That gave me some knowledge and experience with the basic poses. Since my body was totally out of whack, I thought yoga would be more balanced than going to a gym, plus I only needed a mat – although I had sticker shock when I saw mats cost as much as $85. I needed to get stronger and more flexible. Shortly after Labor Day I made my first visit.

I really didn’t know what to expect since it was my first time in organized yoga practice, I thought it was more meditative, but I have come to learn that the Americanized versions of yoga are very different from it’s 5,000 year old traditional roots in south Asia. I was also surprised to learn that yoga in America is an 18 billion dollar a year industry. The yoga industrial complex includes, clothing, mats, equipment, food. In Boulder, you can’t turn around without your water bottle whacking into a yoga teacher.

Ronald McYoga

Ronald McYoga

I got a deal for yoga at one of the other studios in town. Turns out that was part of a yoga franchise – McYoga. It was a huge place with showers, a store with branded merchandise. That wasn’t for me – some of the same teachers work there, too.

My initial reasons for going to yoga class a couple times a weak were totally health and medical related. Some of the teachers give little dharma lessons at the beginning of the class. At the beginning of one class the teacher gave a bit of a rant about how westernized yoga moved away from the traditional tenets, which wasn’t a good thing. and that there should be more attention paid to the original teachings.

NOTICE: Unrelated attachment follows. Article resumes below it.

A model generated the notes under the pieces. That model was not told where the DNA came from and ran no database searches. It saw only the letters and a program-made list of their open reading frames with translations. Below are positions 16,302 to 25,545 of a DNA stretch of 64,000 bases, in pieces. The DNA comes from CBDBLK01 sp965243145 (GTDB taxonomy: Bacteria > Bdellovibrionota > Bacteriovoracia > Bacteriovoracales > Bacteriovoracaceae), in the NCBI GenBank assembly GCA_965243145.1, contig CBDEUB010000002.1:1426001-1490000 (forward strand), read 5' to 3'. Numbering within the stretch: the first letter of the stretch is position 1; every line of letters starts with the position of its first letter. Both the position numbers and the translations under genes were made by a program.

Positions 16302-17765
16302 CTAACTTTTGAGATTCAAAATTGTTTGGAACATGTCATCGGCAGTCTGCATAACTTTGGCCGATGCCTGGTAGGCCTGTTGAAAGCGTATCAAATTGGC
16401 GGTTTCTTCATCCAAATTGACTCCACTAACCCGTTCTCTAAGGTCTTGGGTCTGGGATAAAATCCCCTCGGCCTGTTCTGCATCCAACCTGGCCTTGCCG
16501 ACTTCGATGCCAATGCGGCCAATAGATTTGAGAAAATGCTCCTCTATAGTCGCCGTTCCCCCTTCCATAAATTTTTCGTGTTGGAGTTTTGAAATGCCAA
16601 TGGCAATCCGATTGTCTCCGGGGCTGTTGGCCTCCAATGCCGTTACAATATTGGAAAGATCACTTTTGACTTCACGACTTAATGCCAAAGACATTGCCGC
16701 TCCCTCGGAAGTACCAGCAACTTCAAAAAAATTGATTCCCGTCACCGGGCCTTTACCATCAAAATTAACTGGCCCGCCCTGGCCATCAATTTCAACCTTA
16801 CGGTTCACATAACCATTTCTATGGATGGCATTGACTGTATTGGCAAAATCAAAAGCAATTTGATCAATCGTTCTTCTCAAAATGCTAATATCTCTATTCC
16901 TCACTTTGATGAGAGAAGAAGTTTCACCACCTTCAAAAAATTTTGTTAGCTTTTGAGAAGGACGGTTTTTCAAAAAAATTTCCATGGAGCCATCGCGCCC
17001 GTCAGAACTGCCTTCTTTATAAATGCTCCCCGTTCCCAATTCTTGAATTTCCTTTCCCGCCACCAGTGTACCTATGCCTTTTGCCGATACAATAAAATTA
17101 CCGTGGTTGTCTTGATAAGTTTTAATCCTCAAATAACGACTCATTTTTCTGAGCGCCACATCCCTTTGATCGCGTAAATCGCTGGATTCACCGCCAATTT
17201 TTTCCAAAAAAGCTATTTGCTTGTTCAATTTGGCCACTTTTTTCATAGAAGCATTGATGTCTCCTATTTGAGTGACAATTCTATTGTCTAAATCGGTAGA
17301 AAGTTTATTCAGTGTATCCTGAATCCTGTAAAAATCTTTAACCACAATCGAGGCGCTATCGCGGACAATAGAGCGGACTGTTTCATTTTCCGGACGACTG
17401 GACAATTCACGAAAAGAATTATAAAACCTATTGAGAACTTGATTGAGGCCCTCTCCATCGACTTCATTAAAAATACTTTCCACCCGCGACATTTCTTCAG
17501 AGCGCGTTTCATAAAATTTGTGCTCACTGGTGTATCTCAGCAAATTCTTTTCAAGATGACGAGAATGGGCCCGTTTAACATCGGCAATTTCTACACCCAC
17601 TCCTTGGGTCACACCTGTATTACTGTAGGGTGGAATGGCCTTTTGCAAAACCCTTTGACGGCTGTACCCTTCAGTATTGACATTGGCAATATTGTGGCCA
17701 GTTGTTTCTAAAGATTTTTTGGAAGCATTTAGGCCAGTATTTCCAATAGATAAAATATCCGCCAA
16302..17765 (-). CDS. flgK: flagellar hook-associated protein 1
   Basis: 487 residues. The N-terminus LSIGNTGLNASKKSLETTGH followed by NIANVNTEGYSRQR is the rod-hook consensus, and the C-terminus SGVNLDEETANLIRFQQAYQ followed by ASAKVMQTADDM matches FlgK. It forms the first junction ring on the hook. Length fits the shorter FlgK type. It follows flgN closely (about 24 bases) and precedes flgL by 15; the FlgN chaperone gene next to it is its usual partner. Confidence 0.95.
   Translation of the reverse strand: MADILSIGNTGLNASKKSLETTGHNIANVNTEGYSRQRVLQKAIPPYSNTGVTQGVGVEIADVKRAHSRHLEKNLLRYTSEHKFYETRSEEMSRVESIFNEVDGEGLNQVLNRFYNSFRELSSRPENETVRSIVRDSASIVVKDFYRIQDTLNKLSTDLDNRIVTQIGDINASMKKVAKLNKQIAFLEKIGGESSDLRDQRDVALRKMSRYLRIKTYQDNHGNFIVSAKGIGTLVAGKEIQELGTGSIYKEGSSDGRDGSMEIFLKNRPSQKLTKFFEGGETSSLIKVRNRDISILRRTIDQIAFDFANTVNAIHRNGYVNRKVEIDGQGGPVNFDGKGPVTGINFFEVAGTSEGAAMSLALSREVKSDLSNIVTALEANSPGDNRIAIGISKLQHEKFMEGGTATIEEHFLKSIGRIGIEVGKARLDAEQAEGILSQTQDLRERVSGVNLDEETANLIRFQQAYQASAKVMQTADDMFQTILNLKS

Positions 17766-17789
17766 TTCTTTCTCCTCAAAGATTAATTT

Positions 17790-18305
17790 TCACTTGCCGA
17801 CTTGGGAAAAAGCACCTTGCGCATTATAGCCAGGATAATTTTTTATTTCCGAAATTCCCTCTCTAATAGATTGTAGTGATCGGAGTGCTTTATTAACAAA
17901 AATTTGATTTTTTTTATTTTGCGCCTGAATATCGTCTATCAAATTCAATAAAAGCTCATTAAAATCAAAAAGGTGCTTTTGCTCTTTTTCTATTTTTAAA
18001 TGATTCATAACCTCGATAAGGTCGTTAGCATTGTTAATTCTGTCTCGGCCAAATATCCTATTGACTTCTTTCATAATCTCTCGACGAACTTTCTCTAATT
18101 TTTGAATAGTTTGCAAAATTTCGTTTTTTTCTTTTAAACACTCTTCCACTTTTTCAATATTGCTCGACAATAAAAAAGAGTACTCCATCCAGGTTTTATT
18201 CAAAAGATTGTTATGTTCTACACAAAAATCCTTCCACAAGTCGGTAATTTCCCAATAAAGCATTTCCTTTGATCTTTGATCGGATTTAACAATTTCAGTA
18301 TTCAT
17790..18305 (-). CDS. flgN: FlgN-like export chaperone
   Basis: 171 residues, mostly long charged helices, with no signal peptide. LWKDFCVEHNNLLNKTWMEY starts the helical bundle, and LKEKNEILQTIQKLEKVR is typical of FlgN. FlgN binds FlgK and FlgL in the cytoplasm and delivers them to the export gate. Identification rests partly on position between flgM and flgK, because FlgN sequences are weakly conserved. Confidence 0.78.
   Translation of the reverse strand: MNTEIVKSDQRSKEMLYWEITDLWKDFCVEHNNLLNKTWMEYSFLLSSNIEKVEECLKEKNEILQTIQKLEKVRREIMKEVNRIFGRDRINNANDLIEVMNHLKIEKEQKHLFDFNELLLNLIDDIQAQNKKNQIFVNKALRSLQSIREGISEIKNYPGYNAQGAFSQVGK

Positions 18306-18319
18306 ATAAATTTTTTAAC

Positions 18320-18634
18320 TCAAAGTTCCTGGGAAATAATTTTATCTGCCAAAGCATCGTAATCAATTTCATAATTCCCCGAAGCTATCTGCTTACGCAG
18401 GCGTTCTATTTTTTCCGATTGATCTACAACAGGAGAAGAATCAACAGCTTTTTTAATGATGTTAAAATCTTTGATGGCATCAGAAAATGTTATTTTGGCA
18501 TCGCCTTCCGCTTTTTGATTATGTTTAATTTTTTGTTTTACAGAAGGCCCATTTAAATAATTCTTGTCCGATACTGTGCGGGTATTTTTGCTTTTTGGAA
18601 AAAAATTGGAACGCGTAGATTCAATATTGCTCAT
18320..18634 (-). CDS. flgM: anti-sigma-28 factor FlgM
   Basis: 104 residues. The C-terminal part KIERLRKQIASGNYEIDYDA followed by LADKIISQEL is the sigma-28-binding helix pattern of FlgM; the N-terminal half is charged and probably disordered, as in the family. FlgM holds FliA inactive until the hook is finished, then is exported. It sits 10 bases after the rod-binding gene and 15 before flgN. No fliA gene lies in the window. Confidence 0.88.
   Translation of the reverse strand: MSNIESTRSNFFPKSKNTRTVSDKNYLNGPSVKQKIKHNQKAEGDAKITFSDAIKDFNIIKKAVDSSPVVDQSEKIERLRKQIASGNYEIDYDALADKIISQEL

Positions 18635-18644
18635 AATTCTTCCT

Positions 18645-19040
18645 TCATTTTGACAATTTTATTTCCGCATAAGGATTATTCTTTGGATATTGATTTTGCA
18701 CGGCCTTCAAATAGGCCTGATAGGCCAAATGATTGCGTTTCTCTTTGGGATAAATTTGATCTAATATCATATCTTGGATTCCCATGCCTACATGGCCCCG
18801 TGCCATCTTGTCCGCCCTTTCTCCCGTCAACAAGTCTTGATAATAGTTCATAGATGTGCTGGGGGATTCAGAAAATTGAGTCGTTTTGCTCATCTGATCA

That brought to mind an NPR radio story I heard six or seven years before, about a group in Fairhope, Alabama that wanted to take the original spirituality out of yoga and replace it with Christian spirituality, since they liked the asana part – physical aspects – of yoga, but not the meditative part.

At the time, that struck me as odd.

Now that I have more of an interest it really strikes me as odd.

I also remember this story because I mnemonically link it to a former basketball player from Fairhope who played at Wyoming named Quentin Higgins.

Afterwards, I talked to the teacher about this, and turns out there’s quite a bit of information out there about the topic of non-yoga yoga. I watched a documentary called “Yoga, Inc.” which was mostly about the lawsuit between yoga mogul Bikram Choudhury and some of his teachers about unauthorized uses of his yoga pose sequences.

Om

Om

The yoga classes are helpful for me physically. I was going a couple times a week with a day of recovery time in between. I now try to get there four or five consecutive times with a couple days of rest between. But also, I want to be around the practice more which is insightful. My journalistic curiosity always gets and best of me and I’m now researching American yoga for another documentary project.

I’m learning that horse has left the barn and there must be some other angle that hasn’t dawned on me yet about putting yoga back into yoga. I’m talking with my pal Ravi Dykema about it next week. I’ll take a meeting with anyone who has a perspective on this.

Meanwhile, I’ll be continuing to “age in c(OM)unity”.